The U.S. political standoff over the debt debacle including disagreements on raising the debt ceiling prompts Goldman to advocate, “fresh tactical longs in gold”.
Today’s AM fix was USD 1,681.00, EUR 1,257.67 and GBP 1,045.92 per ounce.
Yesterday’s AM fix was USD 1,667.75, EUR 1,246.82 and GBP 1,034.39 per ounce.
Silver is trading at $31.14/oz, €23.48/oz and £19.49/oz. Platinum is trading at $1,690.50/oz, palladium at $704.00/oz and rhodium at $1,125/oz.
Gold climbed $5.20 or 0.31% in New York yesterday and closed at $1,668.40/oz. Silver surged to as high as $31.16 and finished with a gain of 1.94%.
The yen fell to 149,588.2 yen against gold, its lowest level since 1980. According to the data on Bloomberg, the all-time record high for gold priced in yen was 204,850 yen on January 21, 1980.
Thus, yen gold remains 37% below the record intraday nominal high from 1980. Given the Japanese determination to devalue the yen to escape deflation, the record nominal high will almost certainly be reached in the next year or two.
Asian demand has definitely picked up again ahead of Chinese New Year. Gold bar premiums in Hong Kong are $1.25 an ounce, the most since July, and in Singapore $1.10 an ounce, the highest since March, Barclays Plc said according to Bloomberg.
Thus, reports of a record gold high in yen are not 100% accurate. The benchmark gold contract on the Tokyo Commodity Exchange rose to a record high of 4,821 yen a gram. The Tokyo Gold Exchange was only founded in February, 1982 so data does not capture gold’s record nominal highs in yen in 1980.
Gold’s significant outperformance over stocks in Japan and internationally is leading to increased diversification into gold bullion from pension funds and institutions in Japan and internationally and this is set to continue.
The gold-platinum spread closed in to $12.30/oz, its smallest in nine months. Supply concerns plus the perception of an improving global economic outlook drove investors to metals with industrial applications, such as platinum and palladium.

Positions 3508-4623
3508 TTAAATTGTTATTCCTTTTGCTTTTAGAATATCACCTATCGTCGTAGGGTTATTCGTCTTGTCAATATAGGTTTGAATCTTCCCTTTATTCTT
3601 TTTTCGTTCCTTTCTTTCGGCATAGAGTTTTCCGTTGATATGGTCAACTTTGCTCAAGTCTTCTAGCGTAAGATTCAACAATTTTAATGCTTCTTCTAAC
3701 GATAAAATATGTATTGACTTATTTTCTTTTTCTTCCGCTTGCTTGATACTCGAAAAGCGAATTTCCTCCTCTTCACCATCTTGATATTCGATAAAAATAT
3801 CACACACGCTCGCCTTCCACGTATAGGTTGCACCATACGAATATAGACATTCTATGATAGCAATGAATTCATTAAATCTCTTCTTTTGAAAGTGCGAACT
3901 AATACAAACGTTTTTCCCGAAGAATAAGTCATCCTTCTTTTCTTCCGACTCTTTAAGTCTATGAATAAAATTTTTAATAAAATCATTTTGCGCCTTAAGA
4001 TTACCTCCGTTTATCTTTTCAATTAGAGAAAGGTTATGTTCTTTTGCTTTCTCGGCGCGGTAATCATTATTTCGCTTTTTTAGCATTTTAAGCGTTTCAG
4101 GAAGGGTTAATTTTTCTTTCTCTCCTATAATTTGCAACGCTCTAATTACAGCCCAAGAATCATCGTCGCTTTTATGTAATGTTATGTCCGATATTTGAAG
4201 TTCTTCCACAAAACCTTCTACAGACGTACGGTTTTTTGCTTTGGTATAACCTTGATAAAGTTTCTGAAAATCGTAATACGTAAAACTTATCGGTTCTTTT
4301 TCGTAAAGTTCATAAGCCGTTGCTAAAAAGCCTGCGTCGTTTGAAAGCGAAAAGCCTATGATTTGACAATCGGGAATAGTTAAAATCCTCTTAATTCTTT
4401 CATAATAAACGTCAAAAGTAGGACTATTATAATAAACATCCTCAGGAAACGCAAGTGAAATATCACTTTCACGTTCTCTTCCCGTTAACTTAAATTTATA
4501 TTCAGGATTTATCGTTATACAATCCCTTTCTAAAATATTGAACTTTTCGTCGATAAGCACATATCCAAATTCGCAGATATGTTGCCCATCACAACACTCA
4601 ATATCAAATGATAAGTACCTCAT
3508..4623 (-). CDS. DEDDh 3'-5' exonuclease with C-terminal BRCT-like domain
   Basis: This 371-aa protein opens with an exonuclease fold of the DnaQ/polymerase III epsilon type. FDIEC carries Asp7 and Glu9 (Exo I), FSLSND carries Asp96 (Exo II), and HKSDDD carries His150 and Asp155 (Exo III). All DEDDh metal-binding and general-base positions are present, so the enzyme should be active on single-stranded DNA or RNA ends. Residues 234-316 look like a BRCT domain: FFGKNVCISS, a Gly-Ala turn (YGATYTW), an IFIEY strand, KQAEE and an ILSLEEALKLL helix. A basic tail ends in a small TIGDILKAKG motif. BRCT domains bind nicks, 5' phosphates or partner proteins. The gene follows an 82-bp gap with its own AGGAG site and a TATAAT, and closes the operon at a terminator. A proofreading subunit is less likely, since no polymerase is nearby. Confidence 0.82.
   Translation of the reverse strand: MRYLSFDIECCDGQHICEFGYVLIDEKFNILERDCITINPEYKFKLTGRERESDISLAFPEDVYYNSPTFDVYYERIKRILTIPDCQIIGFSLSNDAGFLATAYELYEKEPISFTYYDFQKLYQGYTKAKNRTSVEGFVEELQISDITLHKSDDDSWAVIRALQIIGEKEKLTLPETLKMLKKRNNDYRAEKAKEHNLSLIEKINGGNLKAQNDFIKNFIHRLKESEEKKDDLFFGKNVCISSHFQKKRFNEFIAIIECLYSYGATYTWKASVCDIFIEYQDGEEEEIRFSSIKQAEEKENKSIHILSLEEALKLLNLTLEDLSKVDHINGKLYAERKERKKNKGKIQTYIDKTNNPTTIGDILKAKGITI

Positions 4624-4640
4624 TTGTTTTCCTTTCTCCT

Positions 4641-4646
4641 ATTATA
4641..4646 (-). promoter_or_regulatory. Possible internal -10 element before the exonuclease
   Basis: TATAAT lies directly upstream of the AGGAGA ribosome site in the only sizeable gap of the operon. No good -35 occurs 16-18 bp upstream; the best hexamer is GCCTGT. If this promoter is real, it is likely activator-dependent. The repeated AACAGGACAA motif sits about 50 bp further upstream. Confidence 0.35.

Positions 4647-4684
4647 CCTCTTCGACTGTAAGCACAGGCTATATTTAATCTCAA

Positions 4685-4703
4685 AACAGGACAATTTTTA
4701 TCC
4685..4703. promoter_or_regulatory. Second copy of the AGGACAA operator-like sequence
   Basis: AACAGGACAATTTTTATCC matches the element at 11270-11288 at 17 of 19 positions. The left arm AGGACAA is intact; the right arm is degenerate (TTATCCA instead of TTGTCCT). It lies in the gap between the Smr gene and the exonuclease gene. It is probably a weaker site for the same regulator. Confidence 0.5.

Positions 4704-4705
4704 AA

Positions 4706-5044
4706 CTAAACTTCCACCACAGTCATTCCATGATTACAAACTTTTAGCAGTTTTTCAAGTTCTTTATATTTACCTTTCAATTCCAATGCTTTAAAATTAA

A LBMA panel of invited precious metal experts is predicting a 5% increase in the average gold price for 2013, slightly more for silver and platinum while palladium is seen as the precious metals biggest gainer.
Goldman Sachs is recommending “fresh tactical longs in gold” as the U.S. government debates whether to raise the debt ceiling.
Yesterday, Federal Reserve Chairman Ben Bernanke urged U.S. lawmakers to raise the country’s borrowing limit to avoid a potentially disastrous debt default, warning that the economy was still at risk from a political standoff over the budget deficit.
Bernanke’s comments that the U.S. central bank isn’t in a hurry to stop buying bonds and would continue its current ultra loose monetary policies saw the dollar fall on international markets.
U.S. Treasury 10-year note yields fell one basis point to 1.83 percent. Treasury Secretary Timothy F. Geithner warned yesterday that failure to raise the debt ceiling would “impose severe economic hardship.”
Bernanke gave only a brief response to the bizarre idea of the government issuing a $1 trillion platinum coin to try and avoid the debt ceiling and pay its bills. Over the weekend, the Treasury Department and the Fed both ruled out the idea, saying it wasn’t the right way to go.
“I’m not going to give that any oxygen,” he said.
The yen fell by more than 20% against gold in 2012 and analysts are concerned that Prime Minister Abe and his new government’s determination to stoke inflation, devalue the currency and promote growth could lead to further falls in 2013.
Economy Minister Akira Amari said today that Japan faces risks from declines in the yen after it weakened 3% this year against a basket of developed market currencies and by more than 20% against gold.
The monetary and financial system remains fragile. Therefore, we recommend investors who wish to grow and protect their wealth to allocate physical gold to a diversified portfolio.